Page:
UK training in O&G requires a minimum of seven years of specialty training (ST1–ST7), to be completed following the two years of foundation training. The programme is divided into basic, intermediate and advanced levels of training.
The programme follows the core curriculum, and also incorporates ultrasound training. Once you progress into advanced training, you’ll start to develop the specific skills needed for the areas in which you wish to practise as a consultant by choosing Advanced Training Skills Modules (ATSMs) or by applying for subspecialty training. If you wish to pursue an academic career, you’ll need to complete the academic curriculum.
Once you’ve successfully completed the programme, you’ll be awarded a Certificate of Completion of Training (CCT) or a Certificate of Eligibility for Specialist Registration – Combined Programme (CESR(CP)), depending on your route through training. This qualifies you for entry onto the Specialist Register in the UK, which you need to be able to practise as a consultant in the NHS.
The HEIW Obstetrics and Gynaecology training programme training programme has approximately 70 trainees in total.
Our ST1 intake is usually ten, depending on training numbers. The usual split is: three of our training posts in north Wales and seven in south Wales.
Previous rotations for ST1-3:
Trainees rotate around the following health boards:
When applying for O&G training in Wales you will be able to preference your placements. A three year rotation will be advertised to you, although years two and three are subject to change we try and adhere to these as much as we can. These three year rotations will give you an idea of where you will be for the first three years of training. When you enter ST4+ you will be able to preference your placements. We try to allocate you with one of your top three placements where possible.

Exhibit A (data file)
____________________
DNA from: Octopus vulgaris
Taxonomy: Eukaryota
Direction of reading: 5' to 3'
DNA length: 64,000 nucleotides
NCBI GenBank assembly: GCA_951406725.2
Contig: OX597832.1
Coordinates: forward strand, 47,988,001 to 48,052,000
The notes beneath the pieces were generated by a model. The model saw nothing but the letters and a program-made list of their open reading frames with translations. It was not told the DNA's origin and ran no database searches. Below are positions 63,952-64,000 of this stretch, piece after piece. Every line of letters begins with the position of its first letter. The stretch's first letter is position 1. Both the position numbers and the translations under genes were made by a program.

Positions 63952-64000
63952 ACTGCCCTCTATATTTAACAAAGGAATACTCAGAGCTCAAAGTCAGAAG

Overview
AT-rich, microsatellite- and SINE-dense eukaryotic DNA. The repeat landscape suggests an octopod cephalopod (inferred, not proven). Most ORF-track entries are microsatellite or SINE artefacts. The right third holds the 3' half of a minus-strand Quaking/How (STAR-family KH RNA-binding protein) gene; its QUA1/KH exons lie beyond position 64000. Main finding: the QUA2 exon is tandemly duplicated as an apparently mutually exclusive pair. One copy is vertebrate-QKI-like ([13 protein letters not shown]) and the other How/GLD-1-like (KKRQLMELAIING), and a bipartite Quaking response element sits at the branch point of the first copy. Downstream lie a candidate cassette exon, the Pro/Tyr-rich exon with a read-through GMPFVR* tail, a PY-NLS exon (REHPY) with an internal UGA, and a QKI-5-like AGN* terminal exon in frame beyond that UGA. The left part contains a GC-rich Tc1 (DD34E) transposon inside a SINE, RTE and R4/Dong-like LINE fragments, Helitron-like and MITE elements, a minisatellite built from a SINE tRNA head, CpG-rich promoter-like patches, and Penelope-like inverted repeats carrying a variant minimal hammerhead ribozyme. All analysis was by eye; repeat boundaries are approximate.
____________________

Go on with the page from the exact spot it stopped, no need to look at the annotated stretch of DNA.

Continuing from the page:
All trainees will spend at least two years training in a larger hospital in south Wales.
The curriculum, set by the RCOG offers broad-based training in both Obstetrics and Gynaecology for the five years with opportunity to specialise in different areas in the final two years of training.
Training usually lasts for seven years and leads to a Certificate of Completion of Training (CCT). There are three distinct stages to training:
Basic training StR years one-two. Trainees must pass part one of MRCOG before entering ST3.
The transition from first on call to second on call can be a difficult time for any trainee. We have recently developed a plan to allow that transition to take place at a rate that is appropriate for the competence, but also the confidence of individual trainees. At the start of ST3 trainees will normally be placed in a first on call post, but their duties will be modified and the work responsibility increased so that as soon as is appropriate the level of duties will be increased to second on call level. We hope that this will look after the interests and safety of all (trainees, trainers and most importantly patients).
General training in StR years three to five. Trainees must pass Part II MRCOG before entering year six. During ST5 trainees apply for Advanced Training Skill Module (ATSM) to be undertaken in year six.
Advanced Training in years six and seven. Training during these years will be directed towards the individual trainees’ special interests and needs. Trainees will be required to do at least two ATSMs.
The training rotations in Years one to five will, as far as possible, be confined to the sub-regions and will usually consist of at least one year in a "Teaching Centre" which also has one or more Year six or seven trainees. Training during these years will follow the curriculum laid down by the RCOG and trainees will be expected to keep the required college log book and a professional development file. Workplace based assessments will be expected to be carried out and documentation provided to support progress through training. As in all specialities, progress from one year to the next will depend on a satisfactory Annual Review of Competence Progression (ARCP), and towards the end of years two and five there will be a more detailed interview with the aim of both assessing the trainee's overall progress and planning placements for the next stage of training. Advanced training will be under-taken in years six to seven. All ARCPs take place at the Deanery Assessment Panels.